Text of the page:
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Saturday, January 27, 2007


As we previously wrote about, in 2006 the IRS acknowledged that telephone communications for a which a toll charge varied with elapsed time and not distance were not taxable. Taxpayers are allowed to file for a refund on their 2006 returns for such telephone taxes that were previously paid. A credit for the paid taxes can be obtained either by using certain safe harbor dollar amounts, or by calculating and requesting a credit for the actual amount of taxes paid.

The IRS has indicating that in reviewing 2006 tax returns that have already been filed, some taxpayers are (intentionally or unintentionally) abusing the system by seeking refunds for more than they are entitled. For example, some taxpayers are requesting refunds for the entire amount of their phone bills, not the just 3% tax on long-distance and bundled services. Others are making requests for thousands of dollars, indicating phone bills in excess of $100,000, which amounts exceed their entire income!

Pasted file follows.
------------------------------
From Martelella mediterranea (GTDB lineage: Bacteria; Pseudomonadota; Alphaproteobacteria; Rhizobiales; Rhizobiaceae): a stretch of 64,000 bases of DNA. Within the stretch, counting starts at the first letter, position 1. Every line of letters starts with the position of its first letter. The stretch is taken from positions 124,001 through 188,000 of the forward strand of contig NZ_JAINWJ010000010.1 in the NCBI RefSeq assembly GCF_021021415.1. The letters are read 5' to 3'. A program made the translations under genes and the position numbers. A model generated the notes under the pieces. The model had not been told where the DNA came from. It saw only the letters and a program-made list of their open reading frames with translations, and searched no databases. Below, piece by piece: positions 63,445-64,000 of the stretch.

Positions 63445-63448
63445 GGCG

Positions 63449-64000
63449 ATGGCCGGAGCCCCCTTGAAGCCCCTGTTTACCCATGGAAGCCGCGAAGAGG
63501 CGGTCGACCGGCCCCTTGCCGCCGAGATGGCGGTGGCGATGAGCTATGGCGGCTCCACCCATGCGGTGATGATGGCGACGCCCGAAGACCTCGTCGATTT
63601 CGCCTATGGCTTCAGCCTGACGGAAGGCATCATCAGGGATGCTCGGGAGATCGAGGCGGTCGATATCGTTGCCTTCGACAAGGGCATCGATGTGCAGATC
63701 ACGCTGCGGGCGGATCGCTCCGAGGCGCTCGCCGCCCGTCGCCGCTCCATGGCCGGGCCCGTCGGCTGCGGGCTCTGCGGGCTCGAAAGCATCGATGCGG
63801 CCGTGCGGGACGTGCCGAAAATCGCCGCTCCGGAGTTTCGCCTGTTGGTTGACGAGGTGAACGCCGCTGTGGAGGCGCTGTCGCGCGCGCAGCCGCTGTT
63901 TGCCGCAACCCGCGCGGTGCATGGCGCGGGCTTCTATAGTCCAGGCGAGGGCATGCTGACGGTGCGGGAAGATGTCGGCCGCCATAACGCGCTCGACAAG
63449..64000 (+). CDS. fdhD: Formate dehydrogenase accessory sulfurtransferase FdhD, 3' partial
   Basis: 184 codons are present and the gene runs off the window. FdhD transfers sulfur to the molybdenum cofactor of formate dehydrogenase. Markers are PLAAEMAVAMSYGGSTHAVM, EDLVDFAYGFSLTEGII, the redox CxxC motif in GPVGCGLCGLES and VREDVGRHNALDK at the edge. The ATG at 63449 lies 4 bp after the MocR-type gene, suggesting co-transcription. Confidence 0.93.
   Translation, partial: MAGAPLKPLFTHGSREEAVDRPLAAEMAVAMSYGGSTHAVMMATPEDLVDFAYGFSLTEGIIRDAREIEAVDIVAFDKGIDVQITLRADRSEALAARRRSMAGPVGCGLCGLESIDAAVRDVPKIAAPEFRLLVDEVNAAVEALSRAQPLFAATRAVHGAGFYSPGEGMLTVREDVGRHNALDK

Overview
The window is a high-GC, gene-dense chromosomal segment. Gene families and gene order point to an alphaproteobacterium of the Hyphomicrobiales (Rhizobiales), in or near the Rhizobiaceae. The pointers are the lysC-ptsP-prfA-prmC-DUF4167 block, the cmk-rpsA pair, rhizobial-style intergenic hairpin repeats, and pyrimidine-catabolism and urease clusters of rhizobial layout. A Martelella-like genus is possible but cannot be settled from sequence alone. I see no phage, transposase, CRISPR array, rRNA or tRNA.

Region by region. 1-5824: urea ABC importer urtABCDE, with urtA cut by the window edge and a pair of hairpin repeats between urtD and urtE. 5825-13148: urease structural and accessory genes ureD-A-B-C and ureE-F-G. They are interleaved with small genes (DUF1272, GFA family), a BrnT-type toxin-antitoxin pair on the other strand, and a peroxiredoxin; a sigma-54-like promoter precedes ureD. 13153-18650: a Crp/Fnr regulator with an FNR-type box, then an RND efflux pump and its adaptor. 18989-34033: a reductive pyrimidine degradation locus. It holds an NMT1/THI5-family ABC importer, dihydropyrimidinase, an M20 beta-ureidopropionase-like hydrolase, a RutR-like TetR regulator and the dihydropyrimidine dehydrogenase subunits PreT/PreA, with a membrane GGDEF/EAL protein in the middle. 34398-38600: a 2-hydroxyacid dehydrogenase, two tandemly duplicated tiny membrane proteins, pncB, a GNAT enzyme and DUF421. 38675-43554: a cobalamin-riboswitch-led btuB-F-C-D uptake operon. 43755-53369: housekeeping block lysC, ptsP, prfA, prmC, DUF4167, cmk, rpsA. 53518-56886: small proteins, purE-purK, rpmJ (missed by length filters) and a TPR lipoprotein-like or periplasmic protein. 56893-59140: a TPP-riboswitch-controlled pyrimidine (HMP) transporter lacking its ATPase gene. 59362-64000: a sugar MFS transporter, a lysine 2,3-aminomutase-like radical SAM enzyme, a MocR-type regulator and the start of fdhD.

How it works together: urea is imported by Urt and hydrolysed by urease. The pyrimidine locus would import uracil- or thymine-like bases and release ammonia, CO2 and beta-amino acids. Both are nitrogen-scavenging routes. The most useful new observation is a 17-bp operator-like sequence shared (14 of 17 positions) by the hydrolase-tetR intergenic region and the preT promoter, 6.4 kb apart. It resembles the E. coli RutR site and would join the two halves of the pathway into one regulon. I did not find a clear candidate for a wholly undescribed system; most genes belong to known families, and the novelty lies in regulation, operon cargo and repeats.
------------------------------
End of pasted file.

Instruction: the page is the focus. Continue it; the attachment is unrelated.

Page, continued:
The IRS is now warning taxpayers that indiviuals requesting an inflated amount may see their entire refund frozen, may have their tax returns audited, and could even face criminal prosecution.

IR News Release 2007-16 (January 25, 2007)

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